Normally things tend to slow down a bit between Thanksgiving and New Year's Day.
But this week alone we've already seen two biopharma partnership deals in as many days. First Pfizer and Protalix and now AstraZeneca and Targacept.
M & A (mergers and acquisitions) is the most commonly used Wall Street parlance for dealmaking, but over the past several months at least a couple of industry analysts have said they expect to see more P & A (partnerships and acquisitions) in the sector than M & A. And, so far, they're being proven right.
For example, Lazard Capital Markets analyst Terrence Flynn writes in a research note to clients this morning regarding the AZN-TRGT deal: "In our opinion, the terms of the deal suggest this was a very competitive partnership process."
Not that M & A has gone out of style. After all, this year Roche bought Genentech, Pfizer bought Wyeth and Merck bought Schering-Plough. And speculation continues to run wild about who could be the next takeout target. Of course, it's anybody's guess. But today Bernstein biotech analyst Geoffrey Porges is out with a somewhat counterintuitive note on one of the hottest biotech stocks of 2009. We're talkin' Human Genome Sciences, which is up nearly 1300 percent so far this year.
HGSI is already partnered with GlaxoSmithKline on its experimental Lupus drug called Benlysta. Surprisingly positive late stage data on the treatment is the main reason HGSI shares have gone up so much, in addition to rumors that GSK might buy the company. But Porges says there could be a bit of a stealth suitor. "Our view had been that HGSI's partner GSK was the logical, and maybe only, buyer for the company," Porges writes. But after talking with "astute investors" Porges identifies another suspect. "Amgen, with its capacity and expertise in biological development, biotech manufacturing capacity, rheumatology/dermatology sales and marketing capabilities...could be a more attractive partner for HGSI than GSK, and may be more inclined to recognize and pay for the potential upside potential of Benlysta, as well as the rest of HGSI's portfolio."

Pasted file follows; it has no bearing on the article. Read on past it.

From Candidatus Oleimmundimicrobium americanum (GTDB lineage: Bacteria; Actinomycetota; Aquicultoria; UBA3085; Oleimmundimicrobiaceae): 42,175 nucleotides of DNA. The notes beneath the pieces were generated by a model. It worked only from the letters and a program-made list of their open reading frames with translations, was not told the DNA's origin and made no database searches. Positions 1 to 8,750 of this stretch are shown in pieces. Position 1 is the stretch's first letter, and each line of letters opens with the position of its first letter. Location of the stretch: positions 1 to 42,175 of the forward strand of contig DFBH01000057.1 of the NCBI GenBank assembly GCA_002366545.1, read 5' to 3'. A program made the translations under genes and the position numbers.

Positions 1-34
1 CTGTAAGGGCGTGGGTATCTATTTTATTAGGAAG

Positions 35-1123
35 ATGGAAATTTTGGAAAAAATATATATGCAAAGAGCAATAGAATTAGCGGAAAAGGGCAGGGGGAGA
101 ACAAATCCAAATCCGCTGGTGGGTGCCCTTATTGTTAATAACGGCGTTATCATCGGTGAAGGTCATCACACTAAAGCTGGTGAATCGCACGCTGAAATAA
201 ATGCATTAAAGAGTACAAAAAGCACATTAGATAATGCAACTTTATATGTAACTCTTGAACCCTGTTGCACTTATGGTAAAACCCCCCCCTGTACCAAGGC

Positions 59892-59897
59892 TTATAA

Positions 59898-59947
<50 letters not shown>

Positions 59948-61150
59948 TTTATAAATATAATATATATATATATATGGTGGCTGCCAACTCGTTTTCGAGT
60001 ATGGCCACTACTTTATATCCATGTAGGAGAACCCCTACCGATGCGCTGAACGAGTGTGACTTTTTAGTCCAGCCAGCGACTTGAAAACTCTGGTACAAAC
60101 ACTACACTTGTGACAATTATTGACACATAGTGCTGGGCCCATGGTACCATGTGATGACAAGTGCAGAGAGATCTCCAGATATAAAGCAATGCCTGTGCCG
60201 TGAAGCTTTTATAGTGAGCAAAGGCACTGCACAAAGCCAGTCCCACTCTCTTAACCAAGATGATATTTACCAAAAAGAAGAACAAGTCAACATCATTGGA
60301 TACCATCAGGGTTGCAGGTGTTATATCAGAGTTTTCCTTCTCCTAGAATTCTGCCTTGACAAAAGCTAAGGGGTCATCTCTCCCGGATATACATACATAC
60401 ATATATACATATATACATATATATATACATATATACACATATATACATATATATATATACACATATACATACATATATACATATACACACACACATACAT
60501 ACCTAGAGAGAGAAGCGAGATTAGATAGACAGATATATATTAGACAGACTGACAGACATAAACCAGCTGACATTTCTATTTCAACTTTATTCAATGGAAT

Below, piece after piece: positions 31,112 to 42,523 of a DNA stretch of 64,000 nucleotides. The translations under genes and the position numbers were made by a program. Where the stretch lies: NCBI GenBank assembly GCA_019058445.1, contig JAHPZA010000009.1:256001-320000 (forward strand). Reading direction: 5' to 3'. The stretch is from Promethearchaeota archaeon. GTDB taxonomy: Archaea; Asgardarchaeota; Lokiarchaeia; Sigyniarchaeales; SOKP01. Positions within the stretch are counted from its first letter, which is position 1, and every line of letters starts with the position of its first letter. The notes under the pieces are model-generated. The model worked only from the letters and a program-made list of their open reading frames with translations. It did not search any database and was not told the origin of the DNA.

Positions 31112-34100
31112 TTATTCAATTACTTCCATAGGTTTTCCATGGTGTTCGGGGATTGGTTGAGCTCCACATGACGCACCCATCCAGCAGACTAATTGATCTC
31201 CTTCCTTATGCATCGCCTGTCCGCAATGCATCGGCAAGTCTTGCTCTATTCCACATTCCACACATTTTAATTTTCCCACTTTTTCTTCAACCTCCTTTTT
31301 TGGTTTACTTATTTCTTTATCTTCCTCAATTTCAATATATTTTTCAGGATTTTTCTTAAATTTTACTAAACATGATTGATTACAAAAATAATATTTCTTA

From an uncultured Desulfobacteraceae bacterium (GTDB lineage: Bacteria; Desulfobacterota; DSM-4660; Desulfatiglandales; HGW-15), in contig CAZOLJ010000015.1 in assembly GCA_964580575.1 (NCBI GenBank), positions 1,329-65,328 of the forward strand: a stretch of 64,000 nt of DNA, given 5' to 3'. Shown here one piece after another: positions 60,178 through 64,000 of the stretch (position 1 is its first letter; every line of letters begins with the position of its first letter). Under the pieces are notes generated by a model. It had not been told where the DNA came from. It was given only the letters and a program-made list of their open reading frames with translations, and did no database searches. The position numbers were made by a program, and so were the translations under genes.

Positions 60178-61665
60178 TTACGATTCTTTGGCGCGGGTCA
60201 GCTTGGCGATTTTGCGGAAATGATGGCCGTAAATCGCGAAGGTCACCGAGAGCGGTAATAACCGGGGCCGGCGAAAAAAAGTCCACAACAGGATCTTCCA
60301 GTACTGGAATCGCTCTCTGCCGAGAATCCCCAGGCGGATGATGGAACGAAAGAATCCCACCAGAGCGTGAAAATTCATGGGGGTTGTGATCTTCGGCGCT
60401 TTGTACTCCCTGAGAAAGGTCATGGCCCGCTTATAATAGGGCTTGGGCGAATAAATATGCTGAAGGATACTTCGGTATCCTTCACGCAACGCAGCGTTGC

But in almost the same breath, he adds, "We have no information that a transaction between Amgen and HGSI is imminent or even being considered." Bernstein makes a market in HGSI and AMGN and a part of the company owns at least one percent of the shares in both companies.
HGSI shares are higher this morning. The company, which many had pretty much left for dead a few months ago, now has a market value approaching $5 billion. So, if someone does decide to buy them it ain't gonna be cheap.